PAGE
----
Ebola Virus Disease in West Africa: 197 Cases, 122 Deaths

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As of April 16, 2014, the Ministry of Health (MOH) of Guinea has reported a cumulative total of 197 clinical cases of Ebola Virus Disease (EVD), including 122 deaths. To date, 101 cases have been laboratory confirmed, including 56 deaths, 43 cases (33 deaths) meet the probable case definition for EVD and 53 cases (33 deaths) are classified as suspected cases. Twenty-four (24) health-care workers (HCW) have been affected with 13 deaths. Clinical cases of EVD have been reported from Conakry (47 cases, including 16 deaths), Guekedou (117/80), Macenta (22/16), Kissidougou (6/5), Dabola (4/4) and Djingaraye (1/1).

Contact tracing activities continue in all affected areas including new contacts generated by a healthcare worker who died three days ago. In Conakry, 60 community volunteers are assisting the MOH and response partners in following up the 221 contacts currently under medical observation. Seven contacts who developed symptoms have been placed in isolation as a precautionary measure. A total of 249 contacts are being followed in Guekedou, 54 in Macenta 17 in Kissidougou, 63 in Dabola and 2 in Dingaraye.

A total of 36 patients are currently in isolation; 23 in Conakry, 12 in Guéckédou and 1 in Macenta. Clinical teams from the World Health Organization (WHO), the Global Outbreak Alert and Response Network (GOARN) and Médecins Sans Frontières (MSF) are supporting national medical and nursing staff at the Donka Hospital to strengthen patient triage, case management and infection prevention and control (IPC). Training on the safe handling of patients with EVD and the deceased was conducted jointly by the IPC and Logistics teams at the Donka hospital for staff working at the morgue, and for drivers and staff transporting patients in stretchers. A training of trainers activity for the directors of all 20 Centres de Santé in Conakry was planned for April 17. IPC training was also scheduled at 2 community health centers.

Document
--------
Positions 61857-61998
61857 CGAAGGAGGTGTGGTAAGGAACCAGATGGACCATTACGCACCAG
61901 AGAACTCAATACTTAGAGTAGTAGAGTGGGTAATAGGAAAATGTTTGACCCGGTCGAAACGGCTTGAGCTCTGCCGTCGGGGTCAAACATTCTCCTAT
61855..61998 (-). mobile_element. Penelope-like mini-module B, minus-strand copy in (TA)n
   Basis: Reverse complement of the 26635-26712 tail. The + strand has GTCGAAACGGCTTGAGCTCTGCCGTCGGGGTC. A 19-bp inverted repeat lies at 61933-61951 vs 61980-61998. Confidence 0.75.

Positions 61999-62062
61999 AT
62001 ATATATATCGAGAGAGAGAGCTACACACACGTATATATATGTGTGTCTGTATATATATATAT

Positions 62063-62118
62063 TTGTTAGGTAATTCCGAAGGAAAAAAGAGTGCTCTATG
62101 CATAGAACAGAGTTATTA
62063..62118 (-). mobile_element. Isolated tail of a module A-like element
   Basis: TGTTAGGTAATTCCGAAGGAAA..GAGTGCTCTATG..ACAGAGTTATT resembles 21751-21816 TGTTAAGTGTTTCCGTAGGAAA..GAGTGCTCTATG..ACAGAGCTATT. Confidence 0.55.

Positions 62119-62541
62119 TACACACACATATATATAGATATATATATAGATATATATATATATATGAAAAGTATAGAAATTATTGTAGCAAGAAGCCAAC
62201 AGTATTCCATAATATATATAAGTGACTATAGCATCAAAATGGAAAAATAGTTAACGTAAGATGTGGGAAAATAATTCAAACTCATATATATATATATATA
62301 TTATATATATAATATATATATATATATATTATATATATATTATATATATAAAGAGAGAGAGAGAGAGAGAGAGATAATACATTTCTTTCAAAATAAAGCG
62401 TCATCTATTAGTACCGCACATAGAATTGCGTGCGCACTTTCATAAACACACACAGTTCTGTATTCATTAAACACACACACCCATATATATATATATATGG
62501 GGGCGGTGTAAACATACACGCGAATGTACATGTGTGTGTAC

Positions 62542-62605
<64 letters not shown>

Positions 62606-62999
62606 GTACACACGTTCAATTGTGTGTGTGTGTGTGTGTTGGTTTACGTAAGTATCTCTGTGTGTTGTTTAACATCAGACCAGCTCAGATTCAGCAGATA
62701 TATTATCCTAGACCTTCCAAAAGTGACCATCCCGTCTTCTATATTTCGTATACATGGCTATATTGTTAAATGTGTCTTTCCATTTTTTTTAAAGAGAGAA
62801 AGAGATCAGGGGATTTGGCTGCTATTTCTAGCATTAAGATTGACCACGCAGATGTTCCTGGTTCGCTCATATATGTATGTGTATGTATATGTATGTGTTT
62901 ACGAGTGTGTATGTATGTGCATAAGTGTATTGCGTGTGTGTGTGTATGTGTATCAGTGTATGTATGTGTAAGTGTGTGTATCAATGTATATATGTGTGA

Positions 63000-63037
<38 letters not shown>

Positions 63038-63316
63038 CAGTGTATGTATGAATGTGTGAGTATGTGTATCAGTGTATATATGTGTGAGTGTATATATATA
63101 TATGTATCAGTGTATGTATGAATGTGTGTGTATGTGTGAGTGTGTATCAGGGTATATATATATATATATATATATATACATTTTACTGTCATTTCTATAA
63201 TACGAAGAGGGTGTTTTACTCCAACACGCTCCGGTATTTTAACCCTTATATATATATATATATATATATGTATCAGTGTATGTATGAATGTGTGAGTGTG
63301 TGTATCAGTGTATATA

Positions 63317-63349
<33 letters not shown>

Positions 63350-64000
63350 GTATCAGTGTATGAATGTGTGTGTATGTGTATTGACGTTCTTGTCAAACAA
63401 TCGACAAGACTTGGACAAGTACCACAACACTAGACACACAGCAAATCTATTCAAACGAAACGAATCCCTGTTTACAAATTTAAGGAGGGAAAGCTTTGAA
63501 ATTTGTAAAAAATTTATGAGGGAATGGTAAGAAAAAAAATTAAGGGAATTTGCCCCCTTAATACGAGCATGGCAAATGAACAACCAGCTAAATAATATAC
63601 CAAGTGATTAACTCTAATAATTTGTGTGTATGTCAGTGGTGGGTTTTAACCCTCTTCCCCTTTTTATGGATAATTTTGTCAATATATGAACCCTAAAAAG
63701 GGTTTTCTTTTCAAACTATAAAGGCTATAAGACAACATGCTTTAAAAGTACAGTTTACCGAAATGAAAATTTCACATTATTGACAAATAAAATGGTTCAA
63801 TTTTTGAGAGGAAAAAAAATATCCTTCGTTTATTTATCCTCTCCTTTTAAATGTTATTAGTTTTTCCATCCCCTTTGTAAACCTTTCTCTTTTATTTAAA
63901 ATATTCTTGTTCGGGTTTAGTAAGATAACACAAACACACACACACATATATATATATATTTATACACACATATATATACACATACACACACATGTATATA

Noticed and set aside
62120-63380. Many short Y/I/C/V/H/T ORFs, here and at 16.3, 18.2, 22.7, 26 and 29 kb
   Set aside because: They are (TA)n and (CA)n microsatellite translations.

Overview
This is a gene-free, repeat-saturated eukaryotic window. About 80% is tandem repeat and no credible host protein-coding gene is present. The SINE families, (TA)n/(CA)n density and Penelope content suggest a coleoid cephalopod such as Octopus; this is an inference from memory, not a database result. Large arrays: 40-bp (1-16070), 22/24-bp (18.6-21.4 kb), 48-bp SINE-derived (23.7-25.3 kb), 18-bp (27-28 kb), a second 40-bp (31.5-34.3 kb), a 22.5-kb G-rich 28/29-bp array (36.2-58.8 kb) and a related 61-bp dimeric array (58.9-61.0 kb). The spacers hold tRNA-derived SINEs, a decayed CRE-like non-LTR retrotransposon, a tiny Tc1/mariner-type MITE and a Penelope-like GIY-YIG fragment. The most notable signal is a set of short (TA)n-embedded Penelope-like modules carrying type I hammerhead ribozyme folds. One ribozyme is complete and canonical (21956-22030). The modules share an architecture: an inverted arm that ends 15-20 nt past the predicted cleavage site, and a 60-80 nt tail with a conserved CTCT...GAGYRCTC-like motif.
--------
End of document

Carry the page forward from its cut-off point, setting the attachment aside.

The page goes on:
Numbers of cases and contacts remain subject to change due to consolidation of cases, contact and laboratory data, enhanced surveillance and contact tracing activities and the continuing laboratory investigations.

Source: World Health Organization

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